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The People vs. Clarence Darrow: The Bribery Trial of America's Greatest Lawyer

The People vs. Clarence Darrow: The Bribery Trial of America's Greatest Lawyer

by Geoffrey Cowan

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Publishers Weekly - Publisher's Weekly
Claiming that Darrow's autobiography and other accounts have ``sugarcoated'' the legendary attorney's ``most dramatic and traumatic case,'' Cowan ( See No Evil ) reconstructs the 1912 trial in which Darrow (1857-1938) stood accused of bribery in a highly political murder case. In a brief, effective biographical sketch, Cowan argues that the once-idealistic Darrow had grown cynical by 1911, when labor unions called on him to represent the defendants in the ``Crime of the Century.'' That case involved a labor leader and his brother, James and John McNamara, who were accused of bombing the offices of the Los Angeles Times , killing 20 men; labor leaders, radicals and the public assumed the brothers' innocence, so it astonished and embittered many when Darrow entered a guilty plea. Darrow was later charged with having attempted to buy a juror before the plea; he hired the notorious Earl Rogers, offered a stirring defense and was exonerated. Cowan concludes that Darrow was probably guilty but suggests that, given the tenor of the vicious battles between industry and labor, Darrow may have been motivated by a revolutionary streak. Although the author's use of brief scenes sometimes makes the narrative choppy, he moves his story briskly and forcefully. Photos not seen by PW. (Apr.)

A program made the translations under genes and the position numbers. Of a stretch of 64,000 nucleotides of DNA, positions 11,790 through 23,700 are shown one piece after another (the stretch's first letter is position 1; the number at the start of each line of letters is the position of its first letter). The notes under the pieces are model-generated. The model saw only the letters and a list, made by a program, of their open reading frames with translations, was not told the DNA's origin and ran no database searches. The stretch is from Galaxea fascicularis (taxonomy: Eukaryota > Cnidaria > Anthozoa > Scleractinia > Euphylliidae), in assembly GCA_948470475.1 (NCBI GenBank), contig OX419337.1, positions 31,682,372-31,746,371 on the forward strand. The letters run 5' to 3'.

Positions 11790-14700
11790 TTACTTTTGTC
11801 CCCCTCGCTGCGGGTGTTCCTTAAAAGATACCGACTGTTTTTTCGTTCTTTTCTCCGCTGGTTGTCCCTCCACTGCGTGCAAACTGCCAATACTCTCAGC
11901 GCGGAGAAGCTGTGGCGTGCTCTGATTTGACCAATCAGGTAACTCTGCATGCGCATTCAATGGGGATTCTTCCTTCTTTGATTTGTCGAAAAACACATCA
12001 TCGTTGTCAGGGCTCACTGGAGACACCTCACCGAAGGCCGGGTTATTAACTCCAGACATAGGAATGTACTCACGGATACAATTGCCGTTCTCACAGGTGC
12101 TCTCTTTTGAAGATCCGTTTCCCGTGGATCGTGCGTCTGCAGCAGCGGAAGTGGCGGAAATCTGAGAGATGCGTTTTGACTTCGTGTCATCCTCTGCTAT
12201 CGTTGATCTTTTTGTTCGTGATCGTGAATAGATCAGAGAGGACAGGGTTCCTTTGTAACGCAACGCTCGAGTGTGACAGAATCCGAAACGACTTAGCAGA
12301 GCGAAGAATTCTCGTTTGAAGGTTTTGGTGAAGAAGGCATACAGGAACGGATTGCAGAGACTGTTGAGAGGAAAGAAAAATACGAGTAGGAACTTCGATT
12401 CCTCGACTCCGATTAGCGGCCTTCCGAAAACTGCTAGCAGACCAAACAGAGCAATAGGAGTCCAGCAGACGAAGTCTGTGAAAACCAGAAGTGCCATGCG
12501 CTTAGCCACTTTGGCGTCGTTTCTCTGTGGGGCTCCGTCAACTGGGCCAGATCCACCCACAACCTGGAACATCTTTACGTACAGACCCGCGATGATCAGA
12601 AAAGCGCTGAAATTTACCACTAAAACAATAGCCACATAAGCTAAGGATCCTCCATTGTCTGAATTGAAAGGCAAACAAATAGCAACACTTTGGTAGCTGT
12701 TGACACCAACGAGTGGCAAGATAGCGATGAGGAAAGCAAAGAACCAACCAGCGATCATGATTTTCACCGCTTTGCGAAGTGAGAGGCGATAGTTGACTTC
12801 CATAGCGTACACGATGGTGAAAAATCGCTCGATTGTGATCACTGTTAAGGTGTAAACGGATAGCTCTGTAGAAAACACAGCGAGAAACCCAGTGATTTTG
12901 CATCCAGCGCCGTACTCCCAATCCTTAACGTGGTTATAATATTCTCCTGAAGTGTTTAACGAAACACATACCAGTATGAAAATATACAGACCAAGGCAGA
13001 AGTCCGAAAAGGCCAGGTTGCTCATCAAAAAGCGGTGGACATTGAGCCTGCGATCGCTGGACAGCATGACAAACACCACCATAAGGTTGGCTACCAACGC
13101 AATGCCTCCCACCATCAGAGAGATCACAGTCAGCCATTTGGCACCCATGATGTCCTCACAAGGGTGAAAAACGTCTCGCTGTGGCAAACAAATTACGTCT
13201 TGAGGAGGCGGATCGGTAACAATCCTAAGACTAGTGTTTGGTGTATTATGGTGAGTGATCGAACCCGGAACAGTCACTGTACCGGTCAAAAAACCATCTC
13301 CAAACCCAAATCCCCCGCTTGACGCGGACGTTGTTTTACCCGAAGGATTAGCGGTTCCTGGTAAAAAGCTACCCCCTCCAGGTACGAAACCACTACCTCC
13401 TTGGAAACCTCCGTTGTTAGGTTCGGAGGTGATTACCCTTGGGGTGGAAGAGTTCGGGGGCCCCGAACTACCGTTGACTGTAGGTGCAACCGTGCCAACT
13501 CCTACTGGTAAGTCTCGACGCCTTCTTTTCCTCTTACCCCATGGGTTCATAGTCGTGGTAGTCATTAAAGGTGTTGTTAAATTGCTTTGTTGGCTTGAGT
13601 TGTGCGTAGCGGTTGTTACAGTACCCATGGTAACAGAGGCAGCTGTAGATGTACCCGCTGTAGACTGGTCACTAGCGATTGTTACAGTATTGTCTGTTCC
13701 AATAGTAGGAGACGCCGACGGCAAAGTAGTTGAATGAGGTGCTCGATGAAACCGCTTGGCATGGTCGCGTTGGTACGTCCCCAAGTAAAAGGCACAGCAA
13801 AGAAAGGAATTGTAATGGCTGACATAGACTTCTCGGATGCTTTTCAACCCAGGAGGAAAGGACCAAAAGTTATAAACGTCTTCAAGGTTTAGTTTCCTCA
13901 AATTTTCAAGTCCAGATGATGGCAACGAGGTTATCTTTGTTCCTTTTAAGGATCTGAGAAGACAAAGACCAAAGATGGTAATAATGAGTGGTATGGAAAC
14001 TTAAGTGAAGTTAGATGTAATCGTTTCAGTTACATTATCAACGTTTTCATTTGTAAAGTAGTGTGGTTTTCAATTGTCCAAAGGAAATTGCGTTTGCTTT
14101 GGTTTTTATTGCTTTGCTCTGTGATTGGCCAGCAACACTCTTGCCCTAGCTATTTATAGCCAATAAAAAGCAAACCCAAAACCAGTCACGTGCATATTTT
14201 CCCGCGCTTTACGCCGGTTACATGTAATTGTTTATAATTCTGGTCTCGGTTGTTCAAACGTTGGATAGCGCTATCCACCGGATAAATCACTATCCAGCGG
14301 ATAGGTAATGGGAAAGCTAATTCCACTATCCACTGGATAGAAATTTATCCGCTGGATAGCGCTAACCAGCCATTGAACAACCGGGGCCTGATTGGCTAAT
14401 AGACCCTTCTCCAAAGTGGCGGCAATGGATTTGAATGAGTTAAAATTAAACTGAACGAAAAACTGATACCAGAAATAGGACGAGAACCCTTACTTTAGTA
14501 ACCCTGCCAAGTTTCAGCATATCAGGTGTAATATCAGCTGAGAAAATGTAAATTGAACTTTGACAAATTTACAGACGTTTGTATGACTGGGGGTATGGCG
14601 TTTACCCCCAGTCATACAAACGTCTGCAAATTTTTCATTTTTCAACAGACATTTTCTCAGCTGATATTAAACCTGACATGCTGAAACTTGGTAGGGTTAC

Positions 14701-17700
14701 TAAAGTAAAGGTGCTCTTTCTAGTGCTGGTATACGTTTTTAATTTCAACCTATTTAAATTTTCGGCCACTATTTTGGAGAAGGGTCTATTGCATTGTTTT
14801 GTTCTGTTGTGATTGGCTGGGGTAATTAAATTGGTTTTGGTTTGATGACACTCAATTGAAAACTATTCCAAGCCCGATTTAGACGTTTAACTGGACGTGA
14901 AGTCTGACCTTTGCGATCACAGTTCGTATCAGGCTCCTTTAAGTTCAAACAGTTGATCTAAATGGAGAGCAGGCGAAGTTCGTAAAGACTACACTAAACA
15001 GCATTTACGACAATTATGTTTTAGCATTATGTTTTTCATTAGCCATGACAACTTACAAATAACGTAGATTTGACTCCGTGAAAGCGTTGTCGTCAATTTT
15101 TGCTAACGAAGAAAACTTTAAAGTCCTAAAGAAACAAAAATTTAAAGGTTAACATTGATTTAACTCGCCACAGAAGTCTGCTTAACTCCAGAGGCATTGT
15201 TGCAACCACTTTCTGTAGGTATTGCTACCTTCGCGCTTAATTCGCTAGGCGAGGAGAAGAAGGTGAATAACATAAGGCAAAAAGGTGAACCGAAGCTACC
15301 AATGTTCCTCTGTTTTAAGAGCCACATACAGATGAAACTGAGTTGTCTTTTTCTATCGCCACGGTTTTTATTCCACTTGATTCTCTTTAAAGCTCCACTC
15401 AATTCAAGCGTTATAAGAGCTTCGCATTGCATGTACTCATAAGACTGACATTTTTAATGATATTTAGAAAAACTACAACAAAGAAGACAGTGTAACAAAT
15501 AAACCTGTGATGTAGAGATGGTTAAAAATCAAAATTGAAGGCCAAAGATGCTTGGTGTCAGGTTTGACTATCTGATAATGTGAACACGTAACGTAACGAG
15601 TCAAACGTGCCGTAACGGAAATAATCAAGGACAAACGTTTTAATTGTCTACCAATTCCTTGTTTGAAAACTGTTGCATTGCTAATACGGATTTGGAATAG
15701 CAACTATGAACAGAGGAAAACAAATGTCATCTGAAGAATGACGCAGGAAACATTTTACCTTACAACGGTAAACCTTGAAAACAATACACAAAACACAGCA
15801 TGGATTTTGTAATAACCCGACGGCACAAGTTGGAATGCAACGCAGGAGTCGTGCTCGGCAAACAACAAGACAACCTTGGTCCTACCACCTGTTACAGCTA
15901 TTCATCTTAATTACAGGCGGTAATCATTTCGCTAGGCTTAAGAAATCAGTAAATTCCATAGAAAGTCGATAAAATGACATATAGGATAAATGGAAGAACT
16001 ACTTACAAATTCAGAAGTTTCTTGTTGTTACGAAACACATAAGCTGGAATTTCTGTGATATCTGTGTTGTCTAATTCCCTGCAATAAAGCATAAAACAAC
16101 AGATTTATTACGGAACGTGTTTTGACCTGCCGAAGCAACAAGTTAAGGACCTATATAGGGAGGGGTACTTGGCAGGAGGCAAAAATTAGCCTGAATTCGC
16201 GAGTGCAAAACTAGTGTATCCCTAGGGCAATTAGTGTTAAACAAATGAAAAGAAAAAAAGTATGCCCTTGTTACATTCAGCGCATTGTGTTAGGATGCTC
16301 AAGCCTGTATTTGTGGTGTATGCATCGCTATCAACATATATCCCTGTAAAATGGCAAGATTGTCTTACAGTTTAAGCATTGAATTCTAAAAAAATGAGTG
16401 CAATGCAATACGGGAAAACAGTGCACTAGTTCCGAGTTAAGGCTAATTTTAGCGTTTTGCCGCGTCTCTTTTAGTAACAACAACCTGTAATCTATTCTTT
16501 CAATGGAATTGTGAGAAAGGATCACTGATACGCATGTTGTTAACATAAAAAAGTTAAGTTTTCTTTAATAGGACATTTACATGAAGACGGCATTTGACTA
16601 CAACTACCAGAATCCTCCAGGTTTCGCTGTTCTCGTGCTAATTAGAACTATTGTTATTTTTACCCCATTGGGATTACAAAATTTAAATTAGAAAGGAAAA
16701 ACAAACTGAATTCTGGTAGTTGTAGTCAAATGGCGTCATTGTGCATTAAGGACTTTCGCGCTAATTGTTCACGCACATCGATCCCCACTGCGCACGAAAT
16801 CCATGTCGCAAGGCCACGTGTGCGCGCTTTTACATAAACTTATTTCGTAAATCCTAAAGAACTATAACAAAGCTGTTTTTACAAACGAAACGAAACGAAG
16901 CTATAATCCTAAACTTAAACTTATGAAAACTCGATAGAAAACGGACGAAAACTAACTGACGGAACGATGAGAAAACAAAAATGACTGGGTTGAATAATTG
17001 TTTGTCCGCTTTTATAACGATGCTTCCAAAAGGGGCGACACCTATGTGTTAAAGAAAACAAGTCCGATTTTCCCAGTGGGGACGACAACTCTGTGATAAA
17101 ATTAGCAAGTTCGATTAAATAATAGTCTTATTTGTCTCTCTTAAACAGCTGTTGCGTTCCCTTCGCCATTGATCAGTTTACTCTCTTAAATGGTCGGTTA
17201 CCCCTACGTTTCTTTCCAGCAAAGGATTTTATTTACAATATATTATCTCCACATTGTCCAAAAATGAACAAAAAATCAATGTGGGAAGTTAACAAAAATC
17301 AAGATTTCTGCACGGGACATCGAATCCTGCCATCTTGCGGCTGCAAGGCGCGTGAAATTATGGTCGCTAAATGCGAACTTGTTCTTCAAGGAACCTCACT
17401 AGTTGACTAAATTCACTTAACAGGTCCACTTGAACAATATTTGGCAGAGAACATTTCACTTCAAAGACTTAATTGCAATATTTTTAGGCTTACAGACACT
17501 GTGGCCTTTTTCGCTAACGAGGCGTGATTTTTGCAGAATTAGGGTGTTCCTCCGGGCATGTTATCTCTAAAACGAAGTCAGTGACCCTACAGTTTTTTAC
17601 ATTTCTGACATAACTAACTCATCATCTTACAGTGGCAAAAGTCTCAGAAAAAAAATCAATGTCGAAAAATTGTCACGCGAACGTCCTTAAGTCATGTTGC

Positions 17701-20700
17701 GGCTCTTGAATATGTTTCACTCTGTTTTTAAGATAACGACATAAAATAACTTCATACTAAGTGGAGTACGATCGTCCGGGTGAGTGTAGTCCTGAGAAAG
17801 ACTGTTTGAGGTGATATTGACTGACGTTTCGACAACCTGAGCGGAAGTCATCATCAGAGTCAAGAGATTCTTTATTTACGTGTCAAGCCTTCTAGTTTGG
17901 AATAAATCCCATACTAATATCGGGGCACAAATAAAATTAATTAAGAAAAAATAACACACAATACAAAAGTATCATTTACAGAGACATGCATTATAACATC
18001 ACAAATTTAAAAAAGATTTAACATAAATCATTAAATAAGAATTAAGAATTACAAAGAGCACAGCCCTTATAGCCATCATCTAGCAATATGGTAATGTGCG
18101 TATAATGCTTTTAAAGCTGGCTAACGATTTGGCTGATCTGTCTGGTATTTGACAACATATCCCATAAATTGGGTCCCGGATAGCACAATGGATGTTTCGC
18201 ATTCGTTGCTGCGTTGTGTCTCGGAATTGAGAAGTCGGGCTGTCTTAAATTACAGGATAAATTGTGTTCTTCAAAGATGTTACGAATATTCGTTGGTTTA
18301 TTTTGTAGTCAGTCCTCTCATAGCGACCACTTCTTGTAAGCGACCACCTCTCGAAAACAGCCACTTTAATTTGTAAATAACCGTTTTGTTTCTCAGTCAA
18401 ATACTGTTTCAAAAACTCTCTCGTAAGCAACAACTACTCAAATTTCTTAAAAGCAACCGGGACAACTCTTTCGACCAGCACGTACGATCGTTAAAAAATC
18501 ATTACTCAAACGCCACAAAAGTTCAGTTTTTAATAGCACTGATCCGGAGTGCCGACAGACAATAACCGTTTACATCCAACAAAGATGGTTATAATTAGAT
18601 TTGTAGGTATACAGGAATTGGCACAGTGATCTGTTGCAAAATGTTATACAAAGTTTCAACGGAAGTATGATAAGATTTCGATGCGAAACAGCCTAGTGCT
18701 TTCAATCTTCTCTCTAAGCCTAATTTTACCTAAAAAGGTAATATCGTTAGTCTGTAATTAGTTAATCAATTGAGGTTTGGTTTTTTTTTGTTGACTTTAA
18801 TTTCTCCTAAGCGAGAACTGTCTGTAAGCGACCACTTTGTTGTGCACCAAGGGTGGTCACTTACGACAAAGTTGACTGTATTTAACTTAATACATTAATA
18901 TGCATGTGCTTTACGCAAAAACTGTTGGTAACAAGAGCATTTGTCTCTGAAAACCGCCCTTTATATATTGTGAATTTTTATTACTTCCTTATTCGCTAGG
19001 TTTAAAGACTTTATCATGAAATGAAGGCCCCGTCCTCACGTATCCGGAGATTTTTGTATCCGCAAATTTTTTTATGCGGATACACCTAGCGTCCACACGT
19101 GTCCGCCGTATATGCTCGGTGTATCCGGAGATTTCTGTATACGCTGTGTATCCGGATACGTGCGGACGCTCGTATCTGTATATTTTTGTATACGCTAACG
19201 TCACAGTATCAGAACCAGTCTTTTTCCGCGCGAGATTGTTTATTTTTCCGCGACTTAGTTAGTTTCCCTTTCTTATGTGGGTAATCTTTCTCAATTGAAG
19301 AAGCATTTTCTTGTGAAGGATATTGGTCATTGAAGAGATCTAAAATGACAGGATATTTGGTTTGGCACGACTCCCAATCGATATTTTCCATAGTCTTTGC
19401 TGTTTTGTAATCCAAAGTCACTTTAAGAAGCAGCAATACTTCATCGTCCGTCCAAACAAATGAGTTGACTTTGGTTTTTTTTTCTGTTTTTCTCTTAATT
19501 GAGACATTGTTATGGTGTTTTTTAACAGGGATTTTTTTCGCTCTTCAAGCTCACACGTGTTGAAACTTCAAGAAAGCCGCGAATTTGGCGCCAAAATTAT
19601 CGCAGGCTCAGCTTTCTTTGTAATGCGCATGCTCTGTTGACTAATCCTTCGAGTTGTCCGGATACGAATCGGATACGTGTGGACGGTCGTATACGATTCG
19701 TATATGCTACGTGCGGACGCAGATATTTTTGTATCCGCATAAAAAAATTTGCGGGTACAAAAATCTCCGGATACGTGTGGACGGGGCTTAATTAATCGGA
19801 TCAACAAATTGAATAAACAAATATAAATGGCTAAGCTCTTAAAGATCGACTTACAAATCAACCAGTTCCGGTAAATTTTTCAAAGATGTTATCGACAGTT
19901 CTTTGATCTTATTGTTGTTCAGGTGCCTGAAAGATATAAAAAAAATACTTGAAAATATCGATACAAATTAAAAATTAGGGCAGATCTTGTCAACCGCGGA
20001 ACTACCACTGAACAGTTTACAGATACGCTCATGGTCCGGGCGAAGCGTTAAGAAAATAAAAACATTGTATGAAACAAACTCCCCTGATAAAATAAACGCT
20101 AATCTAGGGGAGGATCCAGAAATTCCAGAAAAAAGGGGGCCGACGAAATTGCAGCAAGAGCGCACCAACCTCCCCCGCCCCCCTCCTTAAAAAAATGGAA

Library Journal
America's greatest lawyer! The record might justify granting that title to Clarence Darrow. He defended the unpopular in dramatic criminal trials: labor leaders after the Haymarket Riot; coal miners in Pennsylvania; and war protesters charged with violations of state sedition laws. But Darrow is best remembered for his defense of John Scopes, charged with violations of state law for the teaching of Darwinian evolution. Darrow is not so well remembered, however, for perhaps his most important criminal defense: that of his own trial for allegedly bribing jurors in the trial of two labor leaders charged in the dynamiting of the Los Angeles Times building. The two books that principally defined Darrow's popular image--his own autobiography, The Story of My Life (1932) and Irving Stone's Clarence Darrow for the Defense (1941)--glossed over this matter. Cowan, an attorney practicing law in Los Angeles, attempts to fill this void with a highly readable account of the trial. Highly recommended to a wide range of general readers.-- Jerry Stephens, U.S. Court of Appeals Lib., Oklahoma City

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Crown Publishing Group
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1st ed

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